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I was gonna call this “Relax,” but then I thought, Wait, that’s in the imperative voice Meaning it might sound like a command. Not too friendly a way to start; and it’s hard to imagine commanding people to relax, isn’t it?

At least with any possibility of success.

Then I thought “Relaxation,” but on second thought found the word too trochaic, Latinate. Stilted, you might say. (Why don’t you sit in this horrible ugly antiquated torture-rack the Victorians called a chair, and just try to relax.

Then it hit me. The gerund/present participle. Relaxing. A friendly word. I like gerunds, I really do. I don’t hate gerunds the way people say I do. I just take against them in titles. Poetry titles mainly.

Watering the Wine. Parsing the Wind. Like that.

“Relaxing.” A nice name, since the root-meaning of yoga is to yoke, or to join. With “relaxing,” you have both meanings in one word. Taking verbality for energy and nounnity for particle, the word is sorta quantum, huh?

It’s a fact that relaxation is just as important as effort. That without relaxation, whatever living thing it is will eventually break down. Exhaustion to failure, but not in a good way. I’m not trying to promote a cliché, but hurry-up-please-it’s-time is the kind of time most of us think of as time. We talk a good game of relaxing but we seem to specialize in lives that preferentially reward the continually-wired. I’ll sleep when I’m dead, that kind of pseudo-bravado. Yeah, and with that approach you’re gonna be dead a lot sooner.

I think of Neko, our two-year-old Belgian Malanois. Lean and alert and possessed of boundless energy. When it’s time to play You-throw-the-ball-and-I charge-away-to-catch it, an elegance of absolute ferocity.

Speed to burn, and she burns it.

Over and over, till her dripping tongue hangs low. Then she collapses into perfect stillness. She can be asleep in five minutes.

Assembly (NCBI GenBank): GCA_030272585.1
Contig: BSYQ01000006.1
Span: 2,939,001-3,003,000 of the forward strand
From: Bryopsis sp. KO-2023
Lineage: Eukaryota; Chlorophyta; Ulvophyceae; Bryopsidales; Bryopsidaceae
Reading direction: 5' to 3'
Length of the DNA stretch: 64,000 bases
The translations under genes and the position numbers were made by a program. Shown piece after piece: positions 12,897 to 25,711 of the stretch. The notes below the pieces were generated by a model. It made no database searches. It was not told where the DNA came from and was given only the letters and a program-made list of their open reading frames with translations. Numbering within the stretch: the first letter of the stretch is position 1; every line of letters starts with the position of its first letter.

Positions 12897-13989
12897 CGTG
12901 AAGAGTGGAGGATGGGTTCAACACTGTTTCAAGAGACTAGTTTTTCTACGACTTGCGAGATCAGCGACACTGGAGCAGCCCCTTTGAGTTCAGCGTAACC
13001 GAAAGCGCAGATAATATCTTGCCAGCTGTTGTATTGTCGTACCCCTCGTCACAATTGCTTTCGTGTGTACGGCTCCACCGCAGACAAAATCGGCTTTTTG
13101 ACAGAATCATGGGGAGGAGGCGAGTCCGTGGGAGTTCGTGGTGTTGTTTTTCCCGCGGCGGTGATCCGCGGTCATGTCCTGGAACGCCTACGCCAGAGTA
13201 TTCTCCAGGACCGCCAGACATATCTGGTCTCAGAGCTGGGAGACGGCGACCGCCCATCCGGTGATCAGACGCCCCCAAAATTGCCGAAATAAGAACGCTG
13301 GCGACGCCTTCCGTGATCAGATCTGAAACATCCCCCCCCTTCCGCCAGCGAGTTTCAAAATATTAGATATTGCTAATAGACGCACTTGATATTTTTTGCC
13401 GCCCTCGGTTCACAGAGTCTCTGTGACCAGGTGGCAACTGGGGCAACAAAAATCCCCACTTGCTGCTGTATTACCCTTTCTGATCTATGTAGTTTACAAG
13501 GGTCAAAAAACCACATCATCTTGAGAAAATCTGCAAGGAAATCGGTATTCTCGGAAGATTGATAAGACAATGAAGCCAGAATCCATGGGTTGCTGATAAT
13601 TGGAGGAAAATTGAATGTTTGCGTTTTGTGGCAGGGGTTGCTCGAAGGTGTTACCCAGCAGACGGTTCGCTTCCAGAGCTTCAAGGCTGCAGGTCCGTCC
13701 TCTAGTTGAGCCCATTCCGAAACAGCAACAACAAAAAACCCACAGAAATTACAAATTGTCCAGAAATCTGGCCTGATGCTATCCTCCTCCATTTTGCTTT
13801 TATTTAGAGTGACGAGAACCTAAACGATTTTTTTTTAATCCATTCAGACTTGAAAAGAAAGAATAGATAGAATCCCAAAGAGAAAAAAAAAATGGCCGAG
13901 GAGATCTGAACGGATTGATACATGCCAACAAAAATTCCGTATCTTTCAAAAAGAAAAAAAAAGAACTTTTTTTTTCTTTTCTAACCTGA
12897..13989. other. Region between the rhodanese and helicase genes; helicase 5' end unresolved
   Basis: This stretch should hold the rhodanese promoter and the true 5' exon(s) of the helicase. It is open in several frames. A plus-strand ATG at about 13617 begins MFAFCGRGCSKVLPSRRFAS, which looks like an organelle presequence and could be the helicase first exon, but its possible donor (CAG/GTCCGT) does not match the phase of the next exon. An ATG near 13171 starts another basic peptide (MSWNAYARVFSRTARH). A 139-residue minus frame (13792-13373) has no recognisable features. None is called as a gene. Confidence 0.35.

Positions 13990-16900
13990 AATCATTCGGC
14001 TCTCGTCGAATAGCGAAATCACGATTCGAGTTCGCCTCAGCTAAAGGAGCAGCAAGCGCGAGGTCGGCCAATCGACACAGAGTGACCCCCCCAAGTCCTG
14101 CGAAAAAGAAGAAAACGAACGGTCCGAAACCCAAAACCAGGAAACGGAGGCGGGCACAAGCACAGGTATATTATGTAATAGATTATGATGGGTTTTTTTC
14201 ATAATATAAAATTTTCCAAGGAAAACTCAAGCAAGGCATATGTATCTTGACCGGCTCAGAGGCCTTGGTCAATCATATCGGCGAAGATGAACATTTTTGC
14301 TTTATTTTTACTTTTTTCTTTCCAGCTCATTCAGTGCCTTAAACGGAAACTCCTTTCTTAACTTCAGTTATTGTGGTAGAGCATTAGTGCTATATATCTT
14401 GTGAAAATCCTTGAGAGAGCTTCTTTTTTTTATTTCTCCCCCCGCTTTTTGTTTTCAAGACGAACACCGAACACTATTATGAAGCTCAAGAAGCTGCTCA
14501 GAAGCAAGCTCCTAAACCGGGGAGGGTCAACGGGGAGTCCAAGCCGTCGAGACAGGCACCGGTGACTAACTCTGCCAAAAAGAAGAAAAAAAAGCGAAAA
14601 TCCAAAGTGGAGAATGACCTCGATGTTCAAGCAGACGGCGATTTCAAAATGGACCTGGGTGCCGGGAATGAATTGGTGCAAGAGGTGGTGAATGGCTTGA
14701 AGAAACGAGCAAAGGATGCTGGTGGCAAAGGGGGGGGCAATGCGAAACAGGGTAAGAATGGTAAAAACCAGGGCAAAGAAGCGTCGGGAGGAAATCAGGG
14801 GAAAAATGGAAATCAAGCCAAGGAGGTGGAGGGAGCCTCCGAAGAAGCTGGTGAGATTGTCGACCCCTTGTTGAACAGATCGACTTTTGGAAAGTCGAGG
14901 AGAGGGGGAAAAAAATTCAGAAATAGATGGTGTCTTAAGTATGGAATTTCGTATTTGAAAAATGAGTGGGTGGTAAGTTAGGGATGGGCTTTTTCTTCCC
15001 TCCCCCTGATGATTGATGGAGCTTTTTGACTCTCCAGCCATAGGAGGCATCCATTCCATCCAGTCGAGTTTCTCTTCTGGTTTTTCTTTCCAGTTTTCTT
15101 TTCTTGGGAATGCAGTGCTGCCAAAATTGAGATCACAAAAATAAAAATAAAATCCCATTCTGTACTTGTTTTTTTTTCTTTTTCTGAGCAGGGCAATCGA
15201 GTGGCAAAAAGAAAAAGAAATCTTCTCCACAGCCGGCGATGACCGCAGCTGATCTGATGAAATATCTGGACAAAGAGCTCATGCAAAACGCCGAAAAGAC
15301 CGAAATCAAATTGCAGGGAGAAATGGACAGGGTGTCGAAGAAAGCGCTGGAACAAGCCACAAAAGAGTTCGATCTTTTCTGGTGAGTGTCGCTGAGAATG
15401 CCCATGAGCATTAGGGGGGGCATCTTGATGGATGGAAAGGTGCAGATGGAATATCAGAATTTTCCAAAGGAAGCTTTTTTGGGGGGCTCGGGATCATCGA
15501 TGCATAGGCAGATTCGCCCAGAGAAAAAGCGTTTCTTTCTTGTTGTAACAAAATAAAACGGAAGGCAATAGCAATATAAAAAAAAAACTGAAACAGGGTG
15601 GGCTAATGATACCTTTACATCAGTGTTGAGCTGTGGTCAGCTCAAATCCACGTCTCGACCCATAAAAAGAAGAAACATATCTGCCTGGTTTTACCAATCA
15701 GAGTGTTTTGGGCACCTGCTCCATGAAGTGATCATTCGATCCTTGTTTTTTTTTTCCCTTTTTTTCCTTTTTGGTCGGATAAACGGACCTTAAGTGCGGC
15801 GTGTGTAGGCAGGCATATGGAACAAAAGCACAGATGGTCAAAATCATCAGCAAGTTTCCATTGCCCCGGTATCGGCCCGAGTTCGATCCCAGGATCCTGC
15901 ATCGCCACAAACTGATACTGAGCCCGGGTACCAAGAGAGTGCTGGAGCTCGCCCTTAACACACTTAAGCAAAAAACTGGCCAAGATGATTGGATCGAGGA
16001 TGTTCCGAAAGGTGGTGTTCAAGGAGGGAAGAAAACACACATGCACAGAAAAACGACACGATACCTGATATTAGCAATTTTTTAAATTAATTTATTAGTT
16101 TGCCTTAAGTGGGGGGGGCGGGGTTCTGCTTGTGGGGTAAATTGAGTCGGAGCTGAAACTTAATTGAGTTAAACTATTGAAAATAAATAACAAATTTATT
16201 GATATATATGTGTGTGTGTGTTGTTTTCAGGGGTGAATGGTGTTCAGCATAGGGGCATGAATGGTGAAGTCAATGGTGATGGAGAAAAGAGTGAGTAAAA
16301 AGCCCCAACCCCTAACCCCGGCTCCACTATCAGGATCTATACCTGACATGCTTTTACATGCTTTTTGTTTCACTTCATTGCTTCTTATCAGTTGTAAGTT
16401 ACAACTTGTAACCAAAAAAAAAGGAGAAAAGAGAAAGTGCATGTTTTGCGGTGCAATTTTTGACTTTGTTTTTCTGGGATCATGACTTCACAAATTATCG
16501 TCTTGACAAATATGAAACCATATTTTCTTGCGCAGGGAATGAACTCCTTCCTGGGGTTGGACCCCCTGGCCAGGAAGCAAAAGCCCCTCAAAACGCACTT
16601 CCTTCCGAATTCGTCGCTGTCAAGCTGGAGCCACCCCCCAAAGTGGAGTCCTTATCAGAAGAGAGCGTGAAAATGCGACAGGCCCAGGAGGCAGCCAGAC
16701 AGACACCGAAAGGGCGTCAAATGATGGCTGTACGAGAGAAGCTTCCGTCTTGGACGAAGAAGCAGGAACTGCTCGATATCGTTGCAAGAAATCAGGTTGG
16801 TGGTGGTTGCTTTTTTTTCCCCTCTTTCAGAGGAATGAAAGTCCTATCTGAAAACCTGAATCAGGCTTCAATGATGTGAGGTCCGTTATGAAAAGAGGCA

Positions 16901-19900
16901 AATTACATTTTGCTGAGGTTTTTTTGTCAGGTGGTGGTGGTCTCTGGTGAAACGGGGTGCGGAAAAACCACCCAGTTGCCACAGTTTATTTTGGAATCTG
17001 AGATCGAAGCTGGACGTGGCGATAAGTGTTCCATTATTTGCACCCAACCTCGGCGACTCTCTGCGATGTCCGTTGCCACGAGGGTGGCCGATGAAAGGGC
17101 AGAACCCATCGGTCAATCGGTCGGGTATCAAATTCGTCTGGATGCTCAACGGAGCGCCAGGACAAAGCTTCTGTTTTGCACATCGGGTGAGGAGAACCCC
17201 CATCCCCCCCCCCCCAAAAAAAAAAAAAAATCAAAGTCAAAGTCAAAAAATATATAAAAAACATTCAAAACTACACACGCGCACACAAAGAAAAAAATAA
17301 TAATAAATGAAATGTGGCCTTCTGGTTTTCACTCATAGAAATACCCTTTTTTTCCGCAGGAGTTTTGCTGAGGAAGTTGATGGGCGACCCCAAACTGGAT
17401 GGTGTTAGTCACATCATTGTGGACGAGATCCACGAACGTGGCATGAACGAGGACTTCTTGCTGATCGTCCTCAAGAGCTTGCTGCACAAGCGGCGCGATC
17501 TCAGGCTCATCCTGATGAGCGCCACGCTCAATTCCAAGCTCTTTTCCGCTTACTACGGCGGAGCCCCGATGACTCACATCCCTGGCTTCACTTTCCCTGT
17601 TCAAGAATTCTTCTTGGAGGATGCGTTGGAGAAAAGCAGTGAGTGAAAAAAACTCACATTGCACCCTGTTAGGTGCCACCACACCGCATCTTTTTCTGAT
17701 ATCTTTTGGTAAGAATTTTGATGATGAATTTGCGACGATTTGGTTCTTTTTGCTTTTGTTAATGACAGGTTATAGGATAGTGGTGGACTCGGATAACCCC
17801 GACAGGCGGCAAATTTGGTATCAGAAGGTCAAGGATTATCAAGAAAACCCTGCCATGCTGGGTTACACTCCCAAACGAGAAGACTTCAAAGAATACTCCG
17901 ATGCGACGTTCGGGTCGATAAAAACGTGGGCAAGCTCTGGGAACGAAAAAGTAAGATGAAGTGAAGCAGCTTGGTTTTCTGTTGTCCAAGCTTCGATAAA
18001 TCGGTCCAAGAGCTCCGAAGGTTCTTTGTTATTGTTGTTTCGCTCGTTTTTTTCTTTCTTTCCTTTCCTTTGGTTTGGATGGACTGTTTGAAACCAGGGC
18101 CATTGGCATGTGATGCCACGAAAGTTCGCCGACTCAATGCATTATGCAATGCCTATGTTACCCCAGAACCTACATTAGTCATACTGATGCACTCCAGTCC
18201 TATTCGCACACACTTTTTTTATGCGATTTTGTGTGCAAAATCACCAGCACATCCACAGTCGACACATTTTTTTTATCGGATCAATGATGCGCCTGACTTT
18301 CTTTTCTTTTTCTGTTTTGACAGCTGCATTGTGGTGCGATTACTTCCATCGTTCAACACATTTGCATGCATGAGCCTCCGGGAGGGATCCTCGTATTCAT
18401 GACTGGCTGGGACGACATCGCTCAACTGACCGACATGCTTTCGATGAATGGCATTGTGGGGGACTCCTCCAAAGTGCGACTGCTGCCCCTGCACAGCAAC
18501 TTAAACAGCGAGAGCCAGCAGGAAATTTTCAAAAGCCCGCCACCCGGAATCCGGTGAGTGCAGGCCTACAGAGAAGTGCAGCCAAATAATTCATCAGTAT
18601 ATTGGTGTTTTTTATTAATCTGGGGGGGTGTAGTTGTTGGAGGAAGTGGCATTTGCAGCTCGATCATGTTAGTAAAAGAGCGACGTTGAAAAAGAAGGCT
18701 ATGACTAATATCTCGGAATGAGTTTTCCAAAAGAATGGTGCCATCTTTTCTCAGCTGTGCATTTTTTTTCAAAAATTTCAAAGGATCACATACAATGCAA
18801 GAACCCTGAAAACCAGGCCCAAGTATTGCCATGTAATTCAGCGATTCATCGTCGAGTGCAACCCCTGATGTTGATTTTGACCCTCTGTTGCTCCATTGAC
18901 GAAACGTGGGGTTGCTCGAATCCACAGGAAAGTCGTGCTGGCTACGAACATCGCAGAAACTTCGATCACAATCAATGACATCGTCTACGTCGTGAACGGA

It’s a fact that in order to get greatest power from a given muscle, it is necessary to relax the muscle completely. The same principle applies to brainpower, desire, cleanliness, even love. Why wouldn’t it?

So it’s natural that a great deal of yoga is about relaxing. (One thing about relaxing is if you attempt to boast about your progress, the instant you do so, you are no longer relaxed. You cannot relax competitively.

Well, maybe certain special forces types can. But I’m inclined to think that sort of thing more nearly a matter of severe compartmentalization.

Relaxing takes concentration. It isn’t the same thing as just not making an effort any more. That may seem paradoxical, but if you do enough yoga, you’ll realize how much sense the principal makes.

There’s something called “the red light” reflex that nearly everyone in this country suffers from. It’s an unwitting muscular tension, the tension of somebody under threat. Some people see threats everywhere, and so they stay tense all the time. No wonder it wears them out and keeps them angry and confused.

“The red light reflex” is that sort of hunched-forward, cramped, ready-to-run posture most of us spend most of our time in. The fight-or-flight syndrome, except we stay hunched in the pose all of the time. Maybe you do it and don’t even recognize it as tension, because it’s always there.

Here’s what happens in “the red light reflex.” All the musculature across the front of your body is tense. As a result, you hunch forward, and your breathing is cramped. The last thing you need is restricted breathing, especially if you’re in a situation that requires drastic action. We celebrate the cult of “the warrior” nowadays without having any damned idea what it’s about. A true warrior has learned to relax even in the face of death. He or she will not be flinching, cramping his or her breathing, panting with fear.